Nine film rolls will I take there, a project for students bright;
And be alone to see the darkness fade.
And I shall have some peace there, for peace comes dropping slow,
dropping from the veils of morning to where the camera rests;
there midnight’s all a glimmer with light approaching low
and morning full of tack sunsets’ best.
I will arise and go now, for always night and day
I hear the call from my camera with clicks and zooms galore;
while I stand on the roadway, or on the pavements grey,
I hear it in the deep heart’s core.
Thanks, WB! (Check the original “Lake Isle of Inishfree”, recited by the master himself, here. My little reference to Irish Easter
Rising celebrations 😉 )
|Busts on the living room mantlepiece|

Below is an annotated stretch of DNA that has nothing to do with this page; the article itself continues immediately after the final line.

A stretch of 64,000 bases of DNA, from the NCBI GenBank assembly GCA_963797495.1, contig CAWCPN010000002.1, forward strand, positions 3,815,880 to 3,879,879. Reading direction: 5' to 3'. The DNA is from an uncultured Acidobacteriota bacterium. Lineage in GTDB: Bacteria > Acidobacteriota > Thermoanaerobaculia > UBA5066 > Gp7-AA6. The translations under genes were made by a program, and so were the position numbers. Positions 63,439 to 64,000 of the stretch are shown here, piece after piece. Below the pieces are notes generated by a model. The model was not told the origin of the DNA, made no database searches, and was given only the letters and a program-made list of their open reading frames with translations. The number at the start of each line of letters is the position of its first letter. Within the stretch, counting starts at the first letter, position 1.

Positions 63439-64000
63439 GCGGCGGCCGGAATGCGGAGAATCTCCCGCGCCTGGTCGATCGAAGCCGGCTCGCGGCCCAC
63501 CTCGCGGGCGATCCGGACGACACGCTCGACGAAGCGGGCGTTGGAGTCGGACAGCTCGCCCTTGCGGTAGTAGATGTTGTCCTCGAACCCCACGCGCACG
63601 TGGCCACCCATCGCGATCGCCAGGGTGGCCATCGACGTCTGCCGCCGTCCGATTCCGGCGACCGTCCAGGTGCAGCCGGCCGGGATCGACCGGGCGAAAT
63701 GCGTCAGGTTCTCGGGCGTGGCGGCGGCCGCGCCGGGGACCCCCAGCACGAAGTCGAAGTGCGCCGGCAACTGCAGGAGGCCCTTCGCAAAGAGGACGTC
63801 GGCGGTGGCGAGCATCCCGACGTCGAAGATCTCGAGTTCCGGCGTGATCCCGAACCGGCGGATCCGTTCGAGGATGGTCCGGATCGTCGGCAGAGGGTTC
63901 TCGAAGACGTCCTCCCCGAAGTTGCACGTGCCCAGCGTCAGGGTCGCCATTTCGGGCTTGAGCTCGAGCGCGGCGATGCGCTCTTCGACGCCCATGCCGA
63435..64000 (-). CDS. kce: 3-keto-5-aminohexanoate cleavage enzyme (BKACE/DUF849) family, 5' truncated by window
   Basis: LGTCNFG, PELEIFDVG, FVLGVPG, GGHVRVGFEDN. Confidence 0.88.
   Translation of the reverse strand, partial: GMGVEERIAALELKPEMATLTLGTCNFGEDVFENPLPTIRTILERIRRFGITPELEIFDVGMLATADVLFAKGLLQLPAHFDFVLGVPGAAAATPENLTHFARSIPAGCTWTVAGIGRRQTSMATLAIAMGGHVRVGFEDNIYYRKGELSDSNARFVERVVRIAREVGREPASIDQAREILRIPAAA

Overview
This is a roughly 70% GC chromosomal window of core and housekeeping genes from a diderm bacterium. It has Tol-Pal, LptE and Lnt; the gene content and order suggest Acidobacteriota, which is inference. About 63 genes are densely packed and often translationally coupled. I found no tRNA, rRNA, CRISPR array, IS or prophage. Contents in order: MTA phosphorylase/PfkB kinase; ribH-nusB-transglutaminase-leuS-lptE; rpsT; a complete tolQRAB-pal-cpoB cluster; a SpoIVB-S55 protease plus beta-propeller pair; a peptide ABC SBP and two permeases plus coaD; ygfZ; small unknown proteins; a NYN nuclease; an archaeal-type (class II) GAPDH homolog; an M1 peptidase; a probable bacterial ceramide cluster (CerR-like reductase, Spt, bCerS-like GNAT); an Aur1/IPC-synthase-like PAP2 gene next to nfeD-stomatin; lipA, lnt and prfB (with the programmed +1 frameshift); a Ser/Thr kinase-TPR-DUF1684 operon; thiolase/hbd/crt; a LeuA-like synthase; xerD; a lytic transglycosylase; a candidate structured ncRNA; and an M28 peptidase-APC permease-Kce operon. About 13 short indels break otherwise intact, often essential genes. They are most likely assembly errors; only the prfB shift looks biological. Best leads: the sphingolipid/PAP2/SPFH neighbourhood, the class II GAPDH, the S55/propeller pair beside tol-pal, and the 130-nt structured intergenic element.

|Mainie’s sketchbooks in a trunk|
Online photo community flickr is a good barometer for current trends in photography. With 4.5 billion images hosted on the photo sharing site, there are some interesting statistics available there. Mind you, the majority of flickr users are of course photo amateurs. Nonetheless, the current stats published on flickr.com/cameras are actually mind-blowing. Or would you have guessed that the iPhone 4 is about to overtake the Nikon D90 as the most popular camera in the flickr community?
According to their graphs, the iPhone 4 has been an overwhelming success story in terms of photo uploads. Remember – the iPhone was only launched at the end of June 2010. Nikon’s D90 has been around for about three years, and is a proper SLR to boot (yehyeh, don’t shoot me, Canon users…). And yet the iPhone 4 accounts for almost as many uploads as the D90. So close are the two “cameras”, in fact, that we can assume the iPhone 4 is going to overtake the D90 in popularity within weeks.
|No power for no one – shot on iPhone 4|